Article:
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Plane down Overbury, Tewkesbury.

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Plane down Overbury, Tewkesbury.

Old 14th Jan 2018, 08:45
  #41 (permalink)  
 
Join Date: Jan 2017
Location: Warwick
Posts: 74
Originally Posted by Whopity View Post
Yet another sad CFIT event. Speculation and irrelevant aircraft tracks don't help.
Conditions are VMC. VFR are Rules!
CFIT usually is! Witnesses reported it flew into a tree.
Familiarity does not help if you can't see.
But ATC had lost contact with them at 1240!

Whilst you are waiting for more factual information you might like to read CAA Safety Sense Leaflet 23 Para 6 describes circumstances which match this accident perfectly. There was an almost identical event last January on the Chiltern Hills.
I've done enough flying in poor visibility to know what is high risk and what isn't but in this case CFIT is not an automatic cause there are other possibilities.

They hit a tree but we're they "in control"
The instructor probably flew on the area every week he knew hill was there
ATC were tracking them before the crash, they have the track and flight details and maybe some RT.

If they were attempting an instruction flight under VFR rules I would want to know what minimums the Flying school operate to AND do they enforce them, this is not a private pilot risking his own neck it is a Flying School, which is a responsible and accountable organization.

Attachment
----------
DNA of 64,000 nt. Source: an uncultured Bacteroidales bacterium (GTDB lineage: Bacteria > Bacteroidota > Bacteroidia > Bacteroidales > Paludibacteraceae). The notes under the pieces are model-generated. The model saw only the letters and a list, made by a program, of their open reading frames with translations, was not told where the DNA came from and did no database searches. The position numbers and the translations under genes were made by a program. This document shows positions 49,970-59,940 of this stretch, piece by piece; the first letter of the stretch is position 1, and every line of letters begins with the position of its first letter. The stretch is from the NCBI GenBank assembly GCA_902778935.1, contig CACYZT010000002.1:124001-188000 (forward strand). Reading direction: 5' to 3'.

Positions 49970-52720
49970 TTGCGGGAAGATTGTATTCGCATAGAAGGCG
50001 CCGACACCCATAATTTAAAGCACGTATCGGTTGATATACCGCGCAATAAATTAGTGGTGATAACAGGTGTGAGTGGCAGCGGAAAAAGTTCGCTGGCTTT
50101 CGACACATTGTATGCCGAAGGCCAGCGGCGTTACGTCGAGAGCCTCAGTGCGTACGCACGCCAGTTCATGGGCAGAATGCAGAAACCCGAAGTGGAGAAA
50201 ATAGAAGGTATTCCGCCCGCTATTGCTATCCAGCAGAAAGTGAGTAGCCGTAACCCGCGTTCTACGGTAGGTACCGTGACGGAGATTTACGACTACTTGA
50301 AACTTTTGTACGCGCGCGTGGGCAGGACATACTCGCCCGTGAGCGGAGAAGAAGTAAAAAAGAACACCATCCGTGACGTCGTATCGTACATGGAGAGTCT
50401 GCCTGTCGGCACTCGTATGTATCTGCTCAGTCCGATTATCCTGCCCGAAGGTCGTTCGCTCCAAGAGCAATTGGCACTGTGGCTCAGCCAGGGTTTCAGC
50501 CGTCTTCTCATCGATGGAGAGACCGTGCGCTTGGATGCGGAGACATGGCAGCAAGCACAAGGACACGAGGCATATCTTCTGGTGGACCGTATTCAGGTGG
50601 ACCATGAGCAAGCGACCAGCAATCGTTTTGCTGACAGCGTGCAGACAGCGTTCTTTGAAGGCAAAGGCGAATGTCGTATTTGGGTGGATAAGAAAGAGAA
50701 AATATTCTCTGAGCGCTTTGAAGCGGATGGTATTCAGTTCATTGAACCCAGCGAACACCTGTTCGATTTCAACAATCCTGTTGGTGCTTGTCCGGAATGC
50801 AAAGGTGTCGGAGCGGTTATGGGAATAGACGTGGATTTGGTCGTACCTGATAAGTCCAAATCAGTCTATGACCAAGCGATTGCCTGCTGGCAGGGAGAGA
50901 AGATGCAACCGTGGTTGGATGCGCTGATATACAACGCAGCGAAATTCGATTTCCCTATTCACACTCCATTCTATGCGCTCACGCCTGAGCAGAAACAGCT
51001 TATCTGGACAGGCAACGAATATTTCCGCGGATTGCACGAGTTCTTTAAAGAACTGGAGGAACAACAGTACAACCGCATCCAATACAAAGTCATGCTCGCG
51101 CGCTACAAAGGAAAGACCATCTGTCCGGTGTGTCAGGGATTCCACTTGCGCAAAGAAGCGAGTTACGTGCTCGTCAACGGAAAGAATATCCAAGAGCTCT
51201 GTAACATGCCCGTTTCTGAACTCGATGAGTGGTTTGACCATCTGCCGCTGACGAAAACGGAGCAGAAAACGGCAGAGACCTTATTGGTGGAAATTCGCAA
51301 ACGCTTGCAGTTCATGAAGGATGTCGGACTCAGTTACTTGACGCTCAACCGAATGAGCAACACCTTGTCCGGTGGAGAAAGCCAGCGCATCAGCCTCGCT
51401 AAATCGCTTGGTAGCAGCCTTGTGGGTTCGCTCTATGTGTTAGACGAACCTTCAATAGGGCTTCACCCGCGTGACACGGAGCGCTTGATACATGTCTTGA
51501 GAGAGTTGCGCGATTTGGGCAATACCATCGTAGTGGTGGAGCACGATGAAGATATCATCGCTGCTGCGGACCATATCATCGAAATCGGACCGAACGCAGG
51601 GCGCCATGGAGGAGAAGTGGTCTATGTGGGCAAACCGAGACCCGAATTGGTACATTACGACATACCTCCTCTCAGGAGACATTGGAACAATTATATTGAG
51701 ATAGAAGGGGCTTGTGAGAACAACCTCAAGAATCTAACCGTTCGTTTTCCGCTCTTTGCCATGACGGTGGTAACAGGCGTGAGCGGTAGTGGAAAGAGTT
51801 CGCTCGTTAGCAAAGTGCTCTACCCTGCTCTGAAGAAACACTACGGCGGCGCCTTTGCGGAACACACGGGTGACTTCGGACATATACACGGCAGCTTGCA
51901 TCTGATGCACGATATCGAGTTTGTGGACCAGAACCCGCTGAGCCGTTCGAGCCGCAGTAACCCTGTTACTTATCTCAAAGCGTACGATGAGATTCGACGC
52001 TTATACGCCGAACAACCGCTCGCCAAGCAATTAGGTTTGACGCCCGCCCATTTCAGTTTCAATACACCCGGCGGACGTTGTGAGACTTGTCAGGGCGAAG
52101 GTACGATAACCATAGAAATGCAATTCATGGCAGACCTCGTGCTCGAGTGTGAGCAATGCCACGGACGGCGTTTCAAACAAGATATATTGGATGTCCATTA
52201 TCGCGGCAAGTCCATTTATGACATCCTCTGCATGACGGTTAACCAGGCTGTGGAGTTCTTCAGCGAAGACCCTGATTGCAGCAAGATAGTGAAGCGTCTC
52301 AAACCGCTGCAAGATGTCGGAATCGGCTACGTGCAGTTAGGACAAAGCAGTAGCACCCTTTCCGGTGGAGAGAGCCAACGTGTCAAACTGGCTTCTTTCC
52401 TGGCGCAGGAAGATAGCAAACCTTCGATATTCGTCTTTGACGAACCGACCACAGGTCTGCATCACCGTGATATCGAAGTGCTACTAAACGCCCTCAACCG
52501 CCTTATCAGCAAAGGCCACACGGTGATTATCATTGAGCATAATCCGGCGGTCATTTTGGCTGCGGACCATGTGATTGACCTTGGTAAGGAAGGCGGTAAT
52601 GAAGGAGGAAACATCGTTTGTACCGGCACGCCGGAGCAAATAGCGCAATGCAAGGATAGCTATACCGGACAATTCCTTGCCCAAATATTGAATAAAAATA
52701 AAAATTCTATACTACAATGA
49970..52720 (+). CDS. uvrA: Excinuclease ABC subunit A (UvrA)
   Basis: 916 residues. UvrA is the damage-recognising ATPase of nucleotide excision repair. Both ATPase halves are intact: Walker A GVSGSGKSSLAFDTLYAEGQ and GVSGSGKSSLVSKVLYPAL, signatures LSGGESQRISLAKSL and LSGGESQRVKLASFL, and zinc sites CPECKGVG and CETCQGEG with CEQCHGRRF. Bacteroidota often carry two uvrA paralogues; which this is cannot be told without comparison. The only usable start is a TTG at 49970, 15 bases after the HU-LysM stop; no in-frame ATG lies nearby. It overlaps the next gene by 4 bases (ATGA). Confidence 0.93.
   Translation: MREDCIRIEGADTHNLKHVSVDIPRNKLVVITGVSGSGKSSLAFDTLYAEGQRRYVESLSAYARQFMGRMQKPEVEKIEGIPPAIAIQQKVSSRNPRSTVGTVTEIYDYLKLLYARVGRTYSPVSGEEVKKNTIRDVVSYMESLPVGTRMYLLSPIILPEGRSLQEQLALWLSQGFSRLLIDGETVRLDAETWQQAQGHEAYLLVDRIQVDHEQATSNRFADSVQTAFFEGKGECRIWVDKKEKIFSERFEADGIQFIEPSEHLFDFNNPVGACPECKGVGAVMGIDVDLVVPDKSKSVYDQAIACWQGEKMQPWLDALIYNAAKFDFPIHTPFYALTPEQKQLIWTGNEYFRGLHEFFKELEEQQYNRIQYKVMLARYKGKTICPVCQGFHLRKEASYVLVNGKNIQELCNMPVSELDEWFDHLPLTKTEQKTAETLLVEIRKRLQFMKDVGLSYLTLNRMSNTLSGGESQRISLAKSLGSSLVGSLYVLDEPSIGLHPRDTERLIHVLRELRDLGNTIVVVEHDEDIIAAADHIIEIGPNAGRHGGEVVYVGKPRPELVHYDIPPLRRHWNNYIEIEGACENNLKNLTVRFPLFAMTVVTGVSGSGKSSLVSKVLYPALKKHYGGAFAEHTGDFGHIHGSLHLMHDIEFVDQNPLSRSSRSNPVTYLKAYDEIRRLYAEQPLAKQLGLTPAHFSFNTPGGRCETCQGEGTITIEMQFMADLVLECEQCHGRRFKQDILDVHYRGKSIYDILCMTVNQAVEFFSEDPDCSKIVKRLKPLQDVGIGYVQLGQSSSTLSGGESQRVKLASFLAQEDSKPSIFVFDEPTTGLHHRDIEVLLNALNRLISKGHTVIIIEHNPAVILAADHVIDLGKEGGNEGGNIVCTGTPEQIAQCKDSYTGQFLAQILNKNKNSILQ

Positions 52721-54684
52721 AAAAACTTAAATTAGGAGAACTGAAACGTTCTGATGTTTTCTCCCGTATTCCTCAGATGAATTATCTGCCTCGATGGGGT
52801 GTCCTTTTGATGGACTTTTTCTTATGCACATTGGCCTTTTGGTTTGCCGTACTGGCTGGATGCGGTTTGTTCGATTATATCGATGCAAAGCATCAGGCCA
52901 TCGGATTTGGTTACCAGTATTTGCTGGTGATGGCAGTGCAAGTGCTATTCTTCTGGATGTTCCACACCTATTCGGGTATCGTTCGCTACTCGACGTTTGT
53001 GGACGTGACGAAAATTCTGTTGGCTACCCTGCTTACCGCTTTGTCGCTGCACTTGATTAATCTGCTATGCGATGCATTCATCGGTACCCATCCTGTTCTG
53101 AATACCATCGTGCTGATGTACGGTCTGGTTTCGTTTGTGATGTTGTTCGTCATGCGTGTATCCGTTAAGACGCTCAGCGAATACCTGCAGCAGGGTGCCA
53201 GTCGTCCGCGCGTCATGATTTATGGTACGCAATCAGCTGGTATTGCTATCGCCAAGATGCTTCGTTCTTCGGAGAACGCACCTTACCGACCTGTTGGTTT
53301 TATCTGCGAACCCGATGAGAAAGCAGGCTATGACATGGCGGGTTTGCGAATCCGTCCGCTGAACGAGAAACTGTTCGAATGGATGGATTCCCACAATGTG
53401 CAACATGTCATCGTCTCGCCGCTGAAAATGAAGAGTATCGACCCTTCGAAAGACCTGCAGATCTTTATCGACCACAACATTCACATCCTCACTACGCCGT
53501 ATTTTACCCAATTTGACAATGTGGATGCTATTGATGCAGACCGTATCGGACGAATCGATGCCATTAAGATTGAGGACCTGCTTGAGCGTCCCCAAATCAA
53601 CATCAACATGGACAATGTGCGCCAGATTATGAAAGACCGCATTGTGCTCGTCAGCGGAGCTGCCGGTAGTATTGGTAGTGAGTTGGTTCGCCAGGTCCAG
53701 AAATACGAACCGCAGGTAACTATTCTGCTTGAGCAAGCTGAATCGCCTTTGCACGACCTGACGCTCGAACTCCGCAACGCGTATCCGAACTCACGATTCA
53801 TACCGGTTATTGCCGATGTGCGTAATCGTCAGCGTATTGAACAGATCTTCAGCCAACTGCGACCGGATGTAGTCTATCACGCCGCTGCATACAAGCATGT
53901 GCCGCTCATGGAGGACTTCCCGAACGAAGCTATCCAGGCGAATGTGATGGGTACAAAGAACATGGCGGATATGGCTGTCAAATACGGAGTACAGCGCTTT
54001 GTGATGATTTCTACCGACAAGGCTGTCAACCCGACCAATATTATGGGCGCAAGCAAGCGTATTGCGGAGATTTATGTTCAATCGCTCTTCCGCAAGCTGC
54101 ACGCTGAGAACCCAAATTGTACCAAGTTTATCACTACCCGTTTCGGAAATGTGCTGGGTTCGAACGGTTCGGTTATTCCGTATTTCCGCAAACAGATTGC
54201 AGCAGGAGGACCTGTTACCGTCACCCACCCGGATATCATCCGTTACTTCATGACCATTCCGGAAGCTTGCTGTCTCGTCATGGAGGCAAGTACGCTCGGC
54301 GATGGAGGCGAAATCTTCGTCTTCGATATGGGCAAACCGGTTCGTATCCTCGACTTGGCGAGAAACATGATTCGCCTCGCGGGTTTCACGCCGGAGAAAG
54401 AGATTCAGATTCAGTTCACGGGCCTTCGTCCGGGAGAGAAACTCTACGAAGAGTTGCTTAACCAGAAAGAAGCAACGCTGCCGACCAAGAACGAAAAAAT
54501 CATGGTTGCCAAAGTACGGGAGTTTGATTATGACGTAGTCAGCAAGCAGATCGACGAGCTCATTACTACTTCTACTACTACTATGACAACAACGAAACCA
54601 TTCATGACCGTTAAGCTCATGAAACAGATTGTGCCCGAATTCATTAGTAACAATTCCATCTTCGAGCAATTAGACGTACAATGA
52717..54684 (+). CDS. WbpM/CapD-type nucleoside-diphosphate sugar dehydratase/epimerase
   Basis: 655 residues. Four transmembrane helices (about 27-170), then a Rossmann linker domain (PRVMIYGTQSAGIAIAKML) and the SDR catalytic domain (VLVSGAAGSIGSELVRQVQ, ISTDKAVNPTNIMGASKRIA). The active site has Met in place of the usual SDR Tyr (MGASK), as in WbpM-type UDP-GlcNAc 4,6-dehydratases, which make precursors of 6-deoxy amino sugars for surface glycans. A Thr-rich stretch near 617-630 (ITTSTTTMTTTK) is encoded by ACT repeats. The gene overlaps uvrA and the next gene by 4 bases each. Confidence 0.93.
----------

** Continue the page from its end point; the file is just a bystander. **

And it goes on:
I do know a lot more about the circumstances of the flight that cause me concern, they will be made public when the AAIB report.
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Old 14th Jan 2018, 15:03
  #42 (permalink)  
 
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I do know a lot more about the circumstances of the flight that cause me concern, they will be made public when the AAIB report.
Why should you hold back from airing these concerns? It seems very odd that you might allow a Blogs 2 to continue to put himself in a compromised position until (possibly) the end of 2018 when the AAIB are likely to report finally....
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Old 14th Jan 2018, 16:23
  #43 (permalink)  
 
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Yes, do share DS
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Old 14th Jan 2018, 17:10
  #44 (permalink)